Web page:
University Issues Ultimatum to Beta
The administration announced yesterday in an all-campus e-mail an amendment to the housing agreement that would ban students from visiting or living in “houses or property owned, leased or operated by private societies that are not recognized by the University.” Anyone caught violating the new policy, which will be effective in the fall, will be subject to disciplinary action, including suspension. According to Vice President of Student Affairs Mike Whaley, who sent the all-campus e-mail, the policy change is targeted at Beta Theta Pi (Beta), which, for six years, has not been recognized by the University.
“What we’re doing is we’re setting up Beta to make an intentional decision,” Whaley said. “What I have been telling the Beta leadership for many, many months now is that the status quo is not tenable from our perspective. And so we don’t want to continue forward having the relationship that we have had for these past several years.”
According to Beta President Jeff Tanenbaum ’12, the University notified him, the leaders of the Baird Association—Beta’s alumni association that owns the Beta property—and the District Chief of the National Beta Fraternity of the new policy via conference call two weeks ago. Tanenbaum said Beta members were upset by the news.
“Not happy would be the general feeling here,” Tanenbaum said. “If there wasn’t this [threat of] suspension, there’s no way we’d be on-campus next year. We’re pretty upset that they’re basically forcing us to go on.”
According to Whaley, however, some current Beta members have expressed interest in having the fraternity rejoin the campus, which influenced the passage of the amendment. Since the Baird Association owns the property, it is ultimately up to the alumni association whether or not to agree to the University’s terms.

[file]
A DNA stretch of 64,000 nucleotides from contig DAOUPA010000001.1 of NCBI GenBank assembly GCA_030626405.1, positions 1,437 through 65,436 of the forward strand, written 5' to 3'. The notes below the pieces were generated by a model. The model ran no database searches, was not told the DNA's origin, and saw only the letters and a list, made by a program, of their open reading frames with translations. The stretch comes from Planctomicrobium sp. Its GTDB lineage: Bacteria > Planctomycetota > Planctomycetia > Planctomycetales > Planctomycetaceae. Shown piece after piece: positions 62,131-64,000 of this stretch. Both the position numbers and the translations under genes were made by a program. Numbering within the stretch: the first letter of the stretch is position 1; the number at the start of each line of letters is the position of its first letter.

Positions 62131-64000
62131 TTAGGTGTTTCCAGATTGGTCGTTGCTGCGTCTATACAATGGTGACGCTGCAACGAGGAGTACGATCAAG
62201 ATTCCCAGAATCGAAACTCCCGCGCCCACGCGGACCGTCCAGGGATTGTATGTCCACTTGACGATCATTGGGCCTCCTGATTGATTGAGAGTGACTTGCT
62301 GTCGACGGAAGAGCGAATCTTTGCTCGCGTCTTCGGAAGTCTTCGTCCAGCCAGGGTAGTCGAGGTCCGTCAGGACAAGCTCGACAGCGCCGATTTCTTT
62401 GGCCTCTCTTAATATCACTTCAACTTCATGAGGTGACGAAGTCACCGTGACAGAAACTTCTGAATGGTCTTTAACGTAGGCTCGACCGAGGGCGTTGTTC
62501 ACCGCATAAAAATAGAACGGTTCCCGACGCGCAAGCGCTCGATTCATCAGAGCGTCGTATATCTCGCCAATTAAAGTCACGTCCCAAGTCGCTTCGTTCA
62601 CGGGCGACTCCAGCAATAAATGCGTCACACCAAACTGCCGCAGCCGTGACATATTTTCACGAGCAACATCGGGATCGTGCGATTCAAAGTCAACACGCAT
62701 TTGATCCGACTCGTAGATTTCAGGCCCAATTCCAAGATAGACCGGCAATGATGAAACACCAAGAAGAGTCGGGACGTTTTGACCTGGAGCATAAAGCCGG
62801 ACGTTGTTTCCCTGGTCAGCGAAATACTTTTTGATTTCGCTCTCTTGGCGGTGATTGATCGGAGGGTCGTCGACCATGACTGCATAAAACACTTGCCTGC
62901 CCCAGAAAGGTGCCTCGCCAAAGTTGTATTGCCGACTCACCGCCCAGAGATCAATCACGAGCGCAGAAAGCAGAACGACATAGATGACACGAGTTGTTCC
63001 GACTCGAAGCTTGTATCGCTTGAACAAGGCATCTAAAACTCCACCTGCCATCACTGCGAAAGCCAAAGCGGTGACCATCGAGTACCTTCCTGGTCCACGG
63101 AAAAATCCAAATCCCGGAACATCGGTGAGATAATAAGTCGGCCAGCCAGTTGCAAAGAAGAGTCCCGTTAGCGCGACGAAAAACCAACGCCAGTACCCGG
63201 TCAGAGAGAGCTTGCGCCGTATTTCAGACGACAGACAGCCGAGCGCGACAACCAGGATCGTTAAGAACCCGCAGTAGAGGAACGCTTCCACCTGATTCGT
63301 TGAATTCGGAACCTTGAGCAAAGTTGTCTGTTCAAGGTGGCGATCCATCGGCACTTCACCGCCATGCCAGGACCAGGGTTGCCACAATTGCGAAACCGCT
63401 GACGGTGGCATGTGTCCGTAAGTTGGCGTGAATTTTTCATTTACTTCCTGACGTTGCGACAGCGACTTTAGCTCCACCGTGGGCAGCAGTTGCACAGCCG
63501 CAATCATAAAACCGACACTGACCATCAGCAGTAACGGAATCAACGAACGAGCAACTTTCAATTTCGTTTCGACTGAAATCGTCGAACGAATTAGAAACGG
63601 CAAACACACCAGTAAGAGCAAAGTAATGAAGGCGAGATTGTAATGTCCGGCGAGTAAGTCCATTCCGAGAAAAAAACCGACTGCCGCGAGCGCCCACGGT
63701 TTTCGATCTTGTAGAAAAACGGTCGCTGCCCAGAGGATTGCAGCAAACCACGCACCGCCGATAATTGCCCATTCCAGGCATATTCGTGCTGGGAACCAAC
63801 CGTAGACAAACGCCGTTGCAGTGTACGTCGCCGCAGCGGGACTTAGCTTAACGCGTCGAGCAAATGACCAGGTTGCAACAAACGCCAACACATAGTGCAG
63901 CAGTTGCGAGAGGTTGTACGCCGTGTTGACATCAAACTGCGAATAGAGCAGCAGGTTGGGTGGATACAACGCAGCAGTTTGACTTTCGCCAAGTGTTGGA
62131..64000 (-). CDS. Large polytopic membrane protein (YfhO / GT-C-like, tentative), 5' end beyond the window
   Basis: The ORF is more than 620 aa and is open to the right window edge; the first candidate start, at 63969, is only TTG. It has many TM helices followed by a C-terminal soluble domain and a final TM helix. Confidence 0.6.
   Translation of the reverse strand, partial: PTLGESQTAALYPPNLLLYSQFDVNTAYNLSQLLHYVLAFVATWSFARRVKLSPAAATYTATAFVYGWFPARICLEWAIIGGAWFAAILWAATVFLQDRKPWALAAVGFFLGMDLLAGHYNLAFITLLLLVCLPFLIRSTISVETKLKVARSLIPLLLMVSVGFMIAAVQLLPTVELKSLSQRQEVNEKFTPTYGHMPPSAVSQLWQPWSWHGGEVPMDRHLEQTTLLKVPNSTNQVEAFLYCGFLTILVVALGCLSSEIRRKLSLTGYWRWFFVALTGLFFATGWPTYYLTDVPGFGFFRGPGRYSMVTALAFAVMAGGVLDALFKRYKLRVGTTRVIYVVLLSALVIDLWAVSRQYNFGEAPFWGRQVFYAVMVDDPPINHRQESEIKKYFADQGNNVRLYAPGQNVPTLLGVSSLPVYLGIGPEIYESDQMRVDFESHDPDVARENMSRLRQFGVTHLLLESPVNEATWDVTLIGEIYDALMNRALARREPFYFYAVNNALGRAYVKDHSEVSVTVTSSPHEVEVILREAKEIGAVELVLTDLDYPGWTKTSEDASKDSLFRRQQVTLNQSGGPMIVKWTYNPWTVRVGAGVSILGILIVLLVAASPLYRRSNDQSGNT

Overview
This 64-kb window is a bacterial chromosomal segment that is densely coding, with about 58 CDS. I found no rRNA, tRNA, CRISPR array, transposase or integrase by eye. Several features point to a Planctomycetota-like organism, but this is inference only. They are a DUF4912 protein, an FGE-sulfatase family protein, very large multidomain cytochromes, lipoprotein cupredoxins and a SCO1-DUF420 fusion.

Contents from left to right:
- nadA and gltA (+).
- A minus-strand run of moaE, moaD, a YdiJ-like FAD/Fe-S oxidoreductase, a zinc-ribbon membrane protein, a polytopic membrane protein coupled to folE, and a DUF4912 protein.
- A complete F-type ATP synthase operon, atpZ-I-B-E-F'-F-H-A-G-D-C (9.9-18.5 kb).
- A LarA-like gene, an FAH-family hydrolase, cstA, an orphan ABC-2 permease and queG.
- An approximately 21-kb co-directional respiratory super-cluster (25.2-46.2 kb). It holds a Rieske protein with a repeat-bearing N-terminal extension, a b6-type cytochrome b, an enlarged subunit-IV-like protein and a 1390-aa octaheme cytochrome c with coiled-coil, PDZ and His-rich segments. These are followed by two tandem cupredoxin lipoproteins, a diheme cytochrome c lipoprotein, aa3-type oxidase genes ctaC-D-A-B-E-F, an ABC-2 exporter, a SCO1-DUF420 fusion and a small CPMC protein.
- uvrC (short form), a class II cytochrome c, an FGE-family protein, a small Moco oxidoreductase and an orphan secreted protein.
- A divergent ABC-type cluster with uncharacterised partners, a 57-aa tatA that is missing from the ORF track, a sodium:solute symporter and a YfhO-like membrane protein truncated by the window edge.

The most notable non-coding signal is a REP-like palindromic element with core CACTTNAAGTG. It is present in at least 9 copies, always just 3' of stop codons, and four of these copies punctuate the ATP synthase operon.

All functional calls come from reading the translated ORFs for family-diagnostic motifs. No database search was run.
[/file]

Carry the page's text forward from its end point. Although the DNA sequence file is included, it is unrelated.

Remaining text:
“I think some of the current undergrads in Beta indicated some interest in being part of program housing,” Whaley said. “But the alumniassociation has said, ‘we’re not sure yet, we don’t feel comfortable agreeing to come into program housing.’ So we felt, given that, we had to move forward with the policy change, and essentially have them make a decision one way or the other.”
But according to Tanenbaum, the assertion that any Beta member is interested in voluntarily having the fraternity rejoin the campus is false.
“That’s absolutely not true,” Tanenbaum said. “The only reason why we indicated interest is because we didn’t want to be suspended.”
Whaley said that he and President Michael Roth came to the decision to change the housing policy after consultation with Roth’s senior staff. The president of the Wesleyan Student Assembly (WSA) and the chair of the WSA Student Affairs Committee were notified in advance about the amendment, in addition to the members of Beta.
Negotiations over the autonomy of Beta have been ongoing for over three years, but the relationship between the fraternity and the University has become increasingly contentious. Last March, an e-mail sent by Whaley and Dean of Students Rick Culliton to all students and parents advised students to refrain from visiting Beta because of frequent hospitalizations due to the overconsumption of alcohol. Last November, Beta was again plunged into controversy after a student reported that she was raped at the fraternity on Oct. 31. The University sent out another e-mail warning students to avoid Beta. A non-student has since been arrested and charged with first degree sexual assault.